International Cryptozoology Conference 2018

Champ On TV

Posted by: Loren Coleman on March 9th, 2006

Raymond A. Edel’s "TV best bets" for Thursday, March 9, 2006, is mentioning "America’s Loch Ness Monster" for viewing tonight, at 7:00 PM Eastern, on the Discovery Channel (in the USA).

Scotland has its legendary creature of Loch Ness, but Lake Champlain — between northern New York and Vermont — has its own alleged monster named Champ.

Loren Coleman About Loren Coleman
Loren Coleman is one of the world’s leading cryptozoologists, some say “the” leading living cryptozoologist. Certainly, he is acknowledged as the current living American researcher and writer who has most popularized cryptozoology in the late 20th and early 21st centuries. Starting his fieldwork and investigations in 1960, after traveling and trekking extensively in pursuit of cryptozoological mysteries, Coleman began writing to share his experiences in 1969. An honorary member of Ivan T. Sanderson’s Society for the Investigation of the Unexplained in the 1970s, Coleman has been bestowed with similar honorary memberships of the North Idaho College Cryptozoology Club in 1983, and in subsequent years, that of the British Columbia Scientific Cryptozoology Club, CryptoSafari International, and other international organizations. He was also a Life Member and Benefactor of the International Society of Cryptozoology (now-defunct). Loren Coleman’s daily blog, as a member of the Cryptomundo Team, served as an ongoing avenue of communication for the ever-growing body of cryptozoo news from 2005 through 2013. He returned as an infrequent contributor beginning Halloween week of 2015. Coleman is the founder in 2003, and current director of the International Cryptozoology Museum in Portland, Maine.

4 Responses to “Champ On TV”

  1. shovethenos responds:

    Watched it earlier, pretty good. The Hall video from 2003 was very interesting.

    The tanystropheus theory, if true, would answer a lot of questions and reconcile a lot of the evidence from other lake monster sightings:

    – The long neck and other features of the build are very similar to plesiosaurs. Many eyewitnesses say the closest thing to what they saw, out of anything else they have seen, is a plesiosaur. A tanystropheus-like animal could very easily be mistaken for a plesiosaur, especially if a witness is only seeing part of the animal.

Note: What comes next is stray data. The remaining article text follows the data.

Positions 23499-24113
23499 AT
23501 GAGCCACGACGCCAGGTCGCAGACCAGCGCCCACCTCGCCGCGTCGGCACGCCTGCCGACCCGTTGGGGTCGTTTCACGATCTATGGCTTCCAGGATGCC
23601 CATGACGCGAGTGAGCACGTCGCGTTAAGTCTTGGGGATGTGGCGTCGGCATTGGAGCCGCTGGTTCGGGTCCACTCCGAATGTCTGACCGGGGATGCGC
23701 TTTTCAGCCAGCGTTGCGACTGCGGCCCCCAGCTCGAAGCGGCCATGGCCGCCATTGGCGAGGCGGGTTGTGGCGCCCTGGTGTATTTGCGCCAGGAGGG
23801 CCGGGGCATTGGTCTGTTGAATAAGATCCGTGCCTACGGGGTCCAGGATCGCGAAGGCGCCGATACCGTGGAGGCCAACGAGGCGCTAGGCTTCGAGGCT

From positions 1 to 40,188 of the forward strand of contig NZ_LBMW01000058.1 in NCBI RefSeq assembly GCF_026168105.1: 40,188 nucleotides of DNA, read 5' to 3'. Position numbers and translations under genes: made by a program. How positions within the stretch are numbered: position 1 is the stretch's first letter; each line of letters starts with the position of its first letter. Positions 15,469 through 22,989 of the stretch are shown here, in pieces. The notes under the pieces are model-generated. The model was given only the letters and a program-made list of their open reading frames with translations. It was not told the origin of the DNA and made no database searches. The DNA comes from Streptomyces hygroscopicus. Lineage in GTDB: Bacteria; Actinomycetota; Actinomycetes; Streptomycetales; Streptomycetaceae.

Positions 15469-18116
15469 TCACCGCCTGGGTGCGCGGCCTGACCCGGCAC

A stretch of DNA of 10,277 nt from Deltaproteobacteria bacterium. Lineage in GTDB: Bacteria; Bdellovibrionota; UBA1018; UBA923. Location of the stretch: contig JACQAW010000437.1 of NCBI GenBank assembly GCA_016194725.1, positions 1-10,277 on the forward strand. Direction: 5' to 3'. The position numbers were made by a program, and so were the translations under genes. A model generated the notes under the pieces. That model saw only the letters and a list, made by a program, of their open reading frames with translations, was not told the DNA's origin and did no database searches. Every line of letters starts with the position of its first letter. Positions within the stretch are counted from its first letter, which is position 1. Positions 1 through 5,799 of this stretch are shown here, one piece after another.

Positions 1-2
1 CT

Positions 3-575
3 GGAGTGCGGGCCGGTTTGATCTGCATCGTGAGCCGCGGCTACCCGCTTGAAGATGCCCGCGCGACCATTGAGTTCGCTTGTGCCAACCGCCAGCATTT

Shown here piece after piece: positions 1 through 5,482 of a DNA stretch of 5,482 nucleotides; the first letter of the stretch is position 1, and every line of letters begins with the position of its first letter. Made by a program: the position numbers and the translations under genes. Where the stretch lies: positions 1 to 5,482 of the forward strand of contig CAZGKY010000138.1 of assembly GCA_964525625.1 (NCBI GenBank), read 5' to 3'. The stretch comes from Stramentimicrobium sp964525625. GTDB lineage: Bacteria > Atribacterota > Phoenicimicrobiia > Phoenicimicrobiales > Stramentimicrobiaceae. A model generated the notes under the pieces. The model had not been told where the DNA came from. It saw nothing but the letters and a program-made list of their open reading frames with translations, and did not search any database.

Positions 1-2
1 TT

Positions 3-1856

– Both Champ and Nessie have allegedly been sighted traveling on land, something that would be difficult to impossible for a plesiosaur to accomplish.

    – If the cryptid in Lake Champlain is a tanystropheus or a relative and can echolocate, and if the cryptid in Loch Ness is close to the same thing, this might explain why the sonar scans of Loch Ness have been unsuccessful. The cryptid would be able to hear the sonar coming and even leave the loch if necessary. It might even migrate from loch to loch and might not even be in Loch Ness when much of the scanning is being performed. That’s a lot of “ifs”, but not outside the realm of possibility.

    – The Native American carvings from Battleboro, Vermont look eerily like a tanystropheus. The incredibly long neck and tail is dead on, and the similarity extends down to the detail of the hind legs being larger than the forelegs.

    See the carvings here.

    And a BBC drawing of what a tanystropheus would look like.

    – The Mansi photo, if genuine, could portray a tanystropheus. What I find convincing about it in light of the tanystropheus theory is the highlighting on the twist in the neck. I don’t think hoaxsters would be able to hoax this accurately, or even think to hoax it in the first place. If someone created a sculpted model for a hoax I doubt they would or could bother to portrat a twist in the musculature of the neck.